Plans call for the All Aboard Florida passenger rail service to reportedly be offered in phases.

The first phase is envisioned as a route from Greater Downtown Miami to Downtown Fort Lauderdale to Downtown West Palm Beach beginning in 2016. Under the plan, the second phase would have the passenger train service traveling to Orlando beginning in 2017.

As part of the return of passenger rail service east of I-95, the Tri-Rail system – which currently operates passenger service west of I-95 – has proposed adding a Coastal Link commuter service to the same tracks of All Aboard Florida but offer frequent stops in almost every major downtown in the tri-county region of South Florida.

The timing could not be better for developers.

With land costs on the rise, developers are increasingly looking for alternative cheaper locations away from the coast where condo towers can be built that appeal to buyers who do not want to – or cannot – pay luxury prices and commit to 50 percent deposits at the time of entering into presale contracts.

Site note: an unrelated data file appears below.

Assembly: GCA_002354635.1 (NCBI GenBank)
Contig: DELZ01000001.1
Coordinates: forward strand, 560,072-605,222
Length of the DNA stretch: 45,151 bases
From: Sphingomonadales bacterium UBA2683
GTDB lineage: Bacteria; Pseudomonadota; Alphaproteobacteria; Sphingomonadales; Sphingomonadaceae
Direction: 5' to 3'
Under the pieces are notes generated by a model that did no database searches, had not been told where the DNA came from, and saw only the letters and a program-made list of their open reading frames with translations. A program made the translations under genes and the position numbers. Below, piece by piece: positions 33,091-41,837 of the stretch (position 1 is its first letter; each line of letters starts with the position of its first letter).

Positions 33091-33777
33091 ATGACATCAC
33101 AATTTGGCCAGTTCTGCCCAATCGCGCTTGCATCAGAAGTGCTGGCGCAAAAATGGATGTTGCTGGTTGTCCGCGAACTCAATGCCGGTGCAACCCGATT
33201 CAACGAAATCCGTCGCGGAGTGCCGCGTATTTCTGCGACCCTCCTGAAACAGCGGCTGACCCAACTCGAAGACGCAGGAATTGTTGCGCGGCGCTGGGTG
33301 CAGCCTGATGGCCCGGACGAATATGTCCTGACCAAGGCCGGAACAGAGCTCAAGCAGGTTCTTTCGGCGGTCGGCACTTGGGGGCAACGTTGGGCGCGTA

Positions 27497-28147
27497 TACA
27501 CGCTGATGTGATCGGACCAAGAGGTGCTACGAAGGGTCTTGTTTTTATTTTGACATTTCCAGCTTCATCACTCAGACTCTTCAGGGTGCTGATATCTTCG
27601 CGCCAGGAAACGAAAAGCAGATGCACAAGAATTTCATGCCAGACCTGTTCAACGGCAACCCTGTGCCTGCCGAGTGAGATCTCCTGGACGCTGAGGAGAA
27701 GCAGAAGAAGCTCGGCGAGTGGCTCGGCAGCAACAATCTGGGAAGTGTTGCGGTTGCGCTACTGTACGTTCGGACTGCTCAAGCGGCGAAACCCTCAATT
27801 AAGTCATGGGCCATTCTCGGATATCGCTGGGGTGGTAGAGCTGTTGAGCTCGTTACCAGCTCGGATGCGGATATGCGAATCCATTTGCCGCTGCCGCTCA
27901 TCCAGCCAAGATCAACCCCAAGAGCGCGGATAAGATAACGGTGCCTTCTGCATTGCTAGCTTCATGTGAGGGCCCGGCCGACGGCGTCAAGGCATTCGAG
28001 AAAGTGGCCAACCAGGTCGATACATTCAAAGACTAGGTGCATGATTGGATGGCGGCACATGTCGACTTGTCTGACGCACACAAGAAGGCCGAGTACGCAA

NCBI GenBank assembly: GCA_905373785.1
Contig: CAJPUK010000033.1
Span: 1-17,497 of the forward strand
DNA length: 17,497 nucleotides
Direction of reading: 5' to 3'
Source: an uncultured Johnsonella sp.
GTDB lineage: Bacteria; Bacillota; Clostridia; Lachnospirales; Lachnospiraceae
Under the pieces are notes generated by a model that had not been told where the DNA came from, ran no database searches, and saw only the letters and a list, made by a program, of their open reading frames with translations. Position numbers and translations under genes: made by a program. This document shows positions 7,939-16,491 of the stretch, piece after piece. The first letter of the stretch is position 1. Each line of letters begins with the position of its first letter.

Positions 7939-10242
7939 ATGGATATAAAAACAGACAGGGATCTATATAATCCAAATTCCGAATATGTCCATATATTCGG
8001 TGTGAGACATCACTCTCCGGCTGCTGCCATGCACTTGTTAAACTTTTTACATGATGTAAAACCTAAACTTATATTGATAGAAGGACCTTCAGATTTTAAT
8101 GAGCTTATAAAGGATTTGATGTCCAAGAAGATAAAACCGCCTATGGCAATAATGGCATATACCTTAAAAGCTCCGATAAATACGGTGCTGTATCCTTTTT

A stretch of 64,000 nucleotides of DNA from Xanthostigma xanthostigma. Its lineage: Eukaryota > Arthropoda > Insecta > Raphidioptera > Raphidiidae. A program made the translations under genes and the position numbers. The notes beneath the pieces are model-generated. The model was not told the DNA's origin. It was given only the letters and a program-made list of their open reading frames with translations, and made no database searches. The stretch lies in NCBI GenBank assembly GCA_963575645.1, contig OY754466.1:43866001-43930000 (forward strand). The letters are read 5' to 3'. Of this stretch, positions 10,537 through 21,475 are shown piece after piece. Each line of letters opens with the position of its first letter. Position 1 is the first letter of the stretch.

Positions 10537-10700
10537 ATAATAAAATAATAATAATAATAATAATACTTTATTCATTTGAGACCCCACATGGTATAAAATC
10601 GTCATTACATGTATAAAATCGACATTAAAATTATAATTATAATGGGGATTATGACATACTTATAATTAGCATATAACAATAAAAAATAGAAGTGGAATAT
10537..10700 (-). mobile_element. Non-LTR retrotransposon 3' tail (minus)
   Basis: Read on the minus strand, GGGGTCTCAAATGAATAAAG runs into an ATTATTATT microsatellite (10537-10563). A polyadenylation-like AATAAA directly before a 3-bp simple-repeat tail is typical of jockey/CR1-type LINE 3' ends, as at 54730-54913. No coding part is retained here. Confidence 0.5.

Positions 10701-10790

It is thought that for some developers, a new passenger rail service that connects Greater Downtown Miami to Downtown West Palm Beach could be a future draw for individual buyers and investors who would prefer to lessen their dependency on an automobile while living and working east of I-95.

Peter Zalewski is a real estate market consultant, non-practicing licensed real estate broker and columnist for The Real Deal who now answers reader questions about the South Florida real estate market in a new weekly Friday column. Questions and comments can be sent to The TRD editors will choose which submissions will be addressed.